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Detroit Marijuana Legalization Measure to Get Vote

Submitted by Phillip Smith on (Issue #721)
Drug War Issues

A marijuana legalization initiative in Detroit was improperly barred from the ballot in 2010, the Michigan Court of Appeals ruled Friday. The appeals court decision overturned the ruling of a Wayne County judge, who had sided with the Detroit Elections Commission's decision to keep the measure off the ballot because they thought it conflicted with state and federal law.

"It was outside the authority of (city officials) to consider the substance and effect of the initiative and defendants have a clear legal duty to place the matter on the ballot," the court held in a 2-1 decision.

That means that unless the city appeals the decision, the measure should be on the August municipal ballot.

[Update: Detroit law department corporation counsel Krystal Crittendon said this week that the city plans to appeal, and it did so Wednesday.]

Sponsored by the Coalition for a Safer Detroit, the initiative would remove from the municipal code all references to the adult possession of up to an ounce of marijuana in private from the municipal code, in effect legalizing up to an ounce within the city limits. The initiative would not change state law, which still criminalizes marijuana possession.

The appeals court ruling marked "a great day for voters' rights in the city of Detroit," the Coalition's Tim Beck told the Detroit Free Press Friday. The election commission's decision to deny the measure a spot on the ballot was "total hocus-pocus," Beck said. "We did everything right. Every 'i' was dotted, every 't' crossed."

There is an ongoing campaign led by the Committee for a Safer Michigan to put a legalization initiative on the statewide ballot in November, but it appears likely voters in the state's largest city will have the chance to make their voices heard well before then.

Permission to Reprint: This content is licensed under a modified Creative Commons Attribution license. Content of a purely educational nature in Drug War Chronicle appear courtesy of DRCNet Foundation, unless otherwise noted.


malcolmkyle (not verified)


During alcohol prohibition, all profits went to enrich thugs and criminals. Young men died every day on inner-city streets while battling over turf. A fortune was wasted on enforcement that could have gone on education, etc. On top of the budget-busting prosecution and incarceration costs, billions in taxes were lost. Finally, the economy collapsed. Sound familiar?

It's possible that many of the early Prohibitionists did not actually intend to kill hundreds of thousands worldwide and put 1 in every 30 American adults under supervision of the correctional system while bringing shame upon what was once a shining beacon of liberty and prosperity. But predictively similar to our "Great Experiment" of the 1920s, this foolish and counter-productive 're-run' has once again spawned rampant off-the-scale criminality, corruption, a bust economy, mass unemployment, the world's highest incarceration rate, a civil war in Mexico, an un-winnable war in Afghanistan, and an even higher rate of drug-use (both legal & illegal) than in all other countries that have courageously refused to blindly follow us down this sadomoralistic, dystopian rat hole.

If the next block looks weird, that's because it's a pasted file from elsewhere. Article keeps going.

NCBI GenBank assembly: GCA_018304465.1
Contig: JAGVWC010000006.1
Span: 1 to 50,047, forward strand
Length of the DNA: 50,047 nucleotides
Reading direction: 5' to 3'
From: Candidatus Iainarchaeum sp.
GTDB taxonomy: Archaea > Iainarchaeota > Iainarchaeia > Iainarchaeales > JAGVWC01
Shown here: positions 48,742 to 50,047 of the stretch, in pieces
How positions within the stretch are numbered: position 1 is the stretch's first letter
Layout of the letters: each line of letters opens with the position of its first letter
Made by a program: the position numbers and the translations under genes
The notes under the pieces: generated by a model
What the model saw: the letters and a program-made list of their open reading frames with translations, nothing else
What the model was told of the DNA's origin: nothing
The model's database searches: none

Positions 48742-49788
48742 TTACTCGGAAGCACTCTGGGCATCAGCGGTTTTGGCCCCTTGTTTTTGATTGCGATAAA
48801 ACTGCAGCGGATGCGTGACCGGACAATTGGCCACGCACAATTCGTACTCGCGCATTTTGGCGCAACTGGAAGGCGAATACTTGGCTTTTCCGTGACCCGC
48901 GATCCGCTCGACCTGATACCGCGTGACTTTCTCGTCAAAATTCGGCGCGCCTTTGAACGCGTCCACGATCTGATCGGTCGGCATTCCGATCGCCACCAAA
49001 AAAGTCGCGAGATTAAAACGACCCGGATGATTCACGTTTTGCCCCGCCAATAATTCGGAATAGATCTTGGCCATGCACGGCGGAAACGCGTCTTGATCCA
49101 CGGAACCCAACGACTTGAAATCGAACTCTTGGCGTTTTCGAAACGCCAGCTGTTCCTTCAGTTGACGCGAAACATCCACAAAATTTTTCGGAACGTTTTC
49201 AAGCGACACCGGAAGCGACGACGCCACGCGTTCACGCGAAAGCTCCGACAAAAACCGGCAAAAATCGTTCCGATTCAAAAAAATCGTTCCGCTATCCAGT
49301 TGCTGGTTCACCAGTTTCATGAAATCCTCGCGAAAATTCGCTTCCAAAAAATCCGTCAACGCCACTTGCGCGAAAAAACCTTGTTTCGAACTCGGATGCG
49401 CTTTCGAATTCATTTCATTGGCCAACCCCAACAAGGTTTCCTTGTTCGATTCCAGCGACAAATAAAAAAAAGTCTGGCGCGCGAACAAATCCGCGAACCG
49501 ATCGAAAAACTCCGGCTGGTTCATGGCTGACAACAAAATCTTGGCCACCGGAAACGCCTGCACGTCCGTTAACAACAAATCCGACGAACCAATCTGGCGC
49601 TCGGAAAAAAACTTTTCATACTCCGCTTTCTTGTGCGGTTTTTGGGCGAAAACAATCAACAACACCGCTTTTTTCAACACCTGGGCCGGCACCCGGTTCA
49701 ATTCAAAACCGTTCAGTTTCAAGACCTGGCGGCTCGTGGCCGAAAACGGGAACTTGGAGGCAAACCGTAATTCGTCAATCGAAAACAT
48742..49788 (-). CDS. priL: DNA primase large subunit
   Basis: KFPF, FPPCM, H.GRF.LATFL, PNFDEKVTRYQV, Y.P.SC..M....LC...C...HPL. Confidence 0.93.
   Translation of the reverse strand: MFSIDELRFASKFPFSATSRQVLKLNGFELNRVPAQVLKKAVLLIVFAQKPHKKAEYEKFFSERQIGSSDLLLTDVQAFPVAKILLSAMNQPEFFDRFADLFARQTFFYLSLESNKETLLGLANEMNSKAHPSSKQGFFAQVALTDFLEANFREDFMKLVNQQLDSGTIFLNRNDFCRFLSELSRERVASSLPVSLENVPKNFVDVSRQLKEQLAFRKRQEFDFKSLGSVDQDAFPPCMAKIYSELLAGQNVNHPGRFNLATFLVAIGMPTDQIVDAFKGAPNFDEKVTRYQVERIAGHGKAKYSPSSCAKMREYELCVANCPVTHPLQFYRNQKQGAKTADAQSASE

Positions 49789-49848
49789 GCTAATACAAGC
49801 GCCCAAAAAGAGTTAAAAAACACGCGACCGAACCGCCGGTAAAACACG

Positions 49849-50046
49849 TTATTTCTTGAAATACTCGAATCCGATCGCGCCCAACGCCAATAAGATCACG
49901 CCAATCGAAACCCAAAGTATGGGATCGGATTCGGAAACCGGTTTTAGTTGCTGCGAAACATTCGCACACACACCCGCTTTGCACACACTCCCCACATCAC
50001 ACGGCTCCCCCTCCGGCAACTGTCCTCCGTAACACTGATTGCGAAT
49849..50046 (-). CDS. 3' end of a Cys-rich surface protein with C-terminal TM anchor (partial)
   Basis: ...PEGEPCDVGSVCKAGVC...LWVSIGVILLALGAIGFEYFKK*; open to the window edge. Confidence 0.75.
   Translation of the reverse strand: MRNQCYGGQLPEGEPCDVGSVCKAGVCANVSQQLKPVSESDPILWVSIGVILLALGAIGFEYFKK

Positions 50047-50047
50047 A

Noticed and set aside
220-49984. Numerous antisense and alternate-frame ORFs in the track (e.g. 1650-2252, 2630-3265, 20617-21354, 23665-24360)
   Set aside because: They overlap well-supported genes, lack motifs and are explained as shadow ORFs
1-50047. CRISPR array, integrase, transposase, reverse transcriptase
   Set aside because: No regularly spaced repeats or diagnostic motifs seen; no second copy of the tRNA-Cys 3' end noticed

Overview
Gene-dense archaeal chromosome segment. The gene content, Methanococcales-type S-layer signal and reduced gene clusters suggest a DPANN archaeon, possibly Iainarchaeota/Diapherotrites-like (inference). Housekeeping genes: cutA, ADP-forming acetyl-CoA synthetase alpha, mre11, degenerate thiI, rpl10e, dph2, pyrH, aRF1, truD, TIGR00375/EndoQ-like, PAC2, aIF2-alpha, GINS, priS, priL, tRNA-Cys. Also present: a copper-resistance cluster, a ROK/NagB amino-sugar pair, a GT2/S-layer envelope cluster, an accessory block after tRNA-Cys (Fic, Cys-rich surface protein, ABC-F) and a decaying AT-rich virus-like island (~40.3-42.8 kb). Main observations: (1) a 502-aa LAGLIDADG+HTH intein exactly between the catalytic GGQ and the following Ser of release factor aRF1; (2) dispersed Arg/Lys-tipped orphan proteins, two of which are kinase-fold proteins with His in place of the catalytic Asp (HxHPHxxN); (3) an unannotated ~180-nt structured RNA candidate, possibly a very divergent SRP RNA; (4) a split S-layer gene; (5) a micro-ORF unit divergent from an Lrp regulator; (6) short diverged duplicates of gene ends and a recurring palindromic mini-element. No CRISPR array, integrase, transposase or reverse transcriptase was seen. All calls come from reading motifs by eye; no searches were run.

Should we wait for complete and utter economic ruination before demanding a return to sanity and the restoration of our unalienable­ rights? 

Surely it's high time we all stood up and told our dysfunctional government that we're totally pooped at being abused, beaten and jailed in order that unconscionable Transnational Corporations - and their Media Enablers - can continue to dupe, addict and poison us for obscene profits.

Sun, 02/12/2012 - 1:45pm Permalink
ConservativeCh… (not verified)

Jesus said to do unto others as we would have them to do unto us. None of us would want our child or grandchild thrown in jail with the sexual predators over marijuana. None of us would want to see an older family member’s home confiscated and sold by the police for growing a couple of marijuana plants for their aches and pains.
If the people who want to use marijuana could grow a few plants in their own back yards, it would be about as valuable as home-grown tomatoes; it would put the drug gangs out of business and get them out of our neighborhoods.

Sun, 02/12/2012 - 11:15pm Permalink
Therese L. Smith (not verified)

As a Medical Marijuana card holder,I deplore the blatant attack on patients Who use marijuana for many different medical conditions . Must I repeat the benefits? I have had 3 different legally prescribed by primary physician Medicines pulled from the market for side effects that were harmful. Some even caused "sudden death". In addition, asI have repeatedly written, called, texted, and E-mailed public "servants" about the wastefulness and harm done by a "drug war"when anyone of any age who knows how to use a computer can get recipes for substances more dangerous. With common household products found in kitchens, basements and garages that can be used to make drugs such as LSD, meth amphetamines, crystal meth. I can imagine which industries pay big money to lobby for continuing prohibition: alcohol, chemists making legal poisons, cops and officials who are crooked, and of course politicians who need "donations" to their campaigns. There is too much evidence and too many people who can attest to the medical benefits of marijuana without dangerous side effects.Elected officials seem to be oblivious to the voters will. In state after state people are voting for repeal of marijuana prohibition. It is up to elected officials to enforce, not thumb their noses at us. Vote them out!
Mon, 02/20/2012 - 10:47am Permalink

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